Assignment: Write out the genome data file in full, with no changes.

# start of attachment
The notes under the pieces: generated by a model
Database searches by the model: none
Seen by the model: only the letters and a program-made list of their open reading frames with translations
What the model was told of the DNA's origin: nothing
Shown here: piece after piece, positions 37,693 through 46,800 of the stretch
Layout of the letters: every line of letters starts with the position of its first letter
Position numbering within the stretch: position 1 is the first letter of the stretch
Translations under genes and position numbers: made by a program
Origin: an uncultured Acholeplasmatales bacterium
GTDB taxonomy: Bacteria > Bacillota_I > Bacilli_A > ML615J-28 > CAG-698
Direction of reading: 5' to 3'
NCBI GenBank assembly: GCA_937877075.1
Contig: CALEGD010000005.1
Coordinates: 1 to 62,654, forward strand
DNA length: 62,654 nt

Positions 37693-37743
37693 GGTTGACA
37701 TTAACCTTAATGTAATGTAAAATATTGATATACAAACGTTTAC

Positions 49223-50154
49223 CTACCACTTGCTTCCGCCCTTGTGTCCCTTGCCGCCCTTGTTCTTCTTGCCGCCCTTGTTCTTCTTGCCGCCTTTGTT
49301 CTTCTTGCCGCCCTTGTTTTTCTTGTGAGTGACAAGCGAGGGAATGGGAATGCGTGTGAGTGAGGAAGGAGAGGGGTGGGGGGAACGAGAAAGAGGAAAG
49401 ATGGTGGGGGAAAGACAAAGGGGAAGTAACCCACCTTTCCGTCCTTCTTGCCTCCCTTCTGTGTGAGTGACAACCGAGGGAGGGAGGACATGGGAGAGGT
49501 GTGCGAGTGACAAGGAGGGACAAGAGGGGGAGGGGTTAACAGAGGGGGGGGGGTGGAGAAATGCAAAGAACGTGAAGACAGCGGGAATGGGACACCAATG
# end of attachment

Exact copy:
The notes under the pieces: generated by a model
Database searches by the model: none
Seen by the model: only the letters and a program-made list of their open reading frames with translations
What the model was told of the DNA's origin: nothing
Shown here: piece after piece, positions 37,693 through 46,800 of the stretch
Layout of the letters: every line of letters starts with the position of its first letter
Position numbering within the stretch: position 1 is the first letter of the stretch
Translations under genes and position numbers: made by a program
Origin: an uncultured Acholeplasmatales bacterium
GTDB taxonomy: Bacteria > Bacillota_I > Bacilli_A > ML615J-28 > CAG-698
Direction of reading: 5' to 3'
NCBI GenBank assembly: GCA_937877075.1
Contig: CALEGD010000005.1
Coordinates: 1 to 62,654, forward strand
DNA length: 62,654 nt

Positions 37693-37743
37693 GGTTGACA
37701 TTAACCTTAATGTAATGTAAAATATTGATATACAAACGTTTAC

Positions 49223-50154
49223 CTACCACTTGCTTCCGCCCTTGTGTCCCTTGCCGCCCTTGTTCTTCTTGCCGCCCTTGTTCTTCTTGCCGCCTTTGTT
49301 CTTCTTGCCGCCCTTGTTTTTCTTGTGAGTGACAAGCGAGGGAATGGGAATGCGTGTGAGTGAGGAAGGAGAGGGGTGGGGGGAACGAGAAAGAGGAAAG
49401 ATGGTGGGGGAAAGACAAAGGGGAAGTAACCCACCTTTCCGTCCTTCTTGCCTCCCTTCTGTGTGAGTGACAACCGAGGGAGGGAGGACATGGGAGAGGT
49501 GTGCGAGTGACAAGGAGGGACAAGAGGGGGAGGGGTTAACAGAGGGGGGGGGGTGGAGAAATGCAAAGAACGTGAAGACAGCGGGAATGGGACACCAATG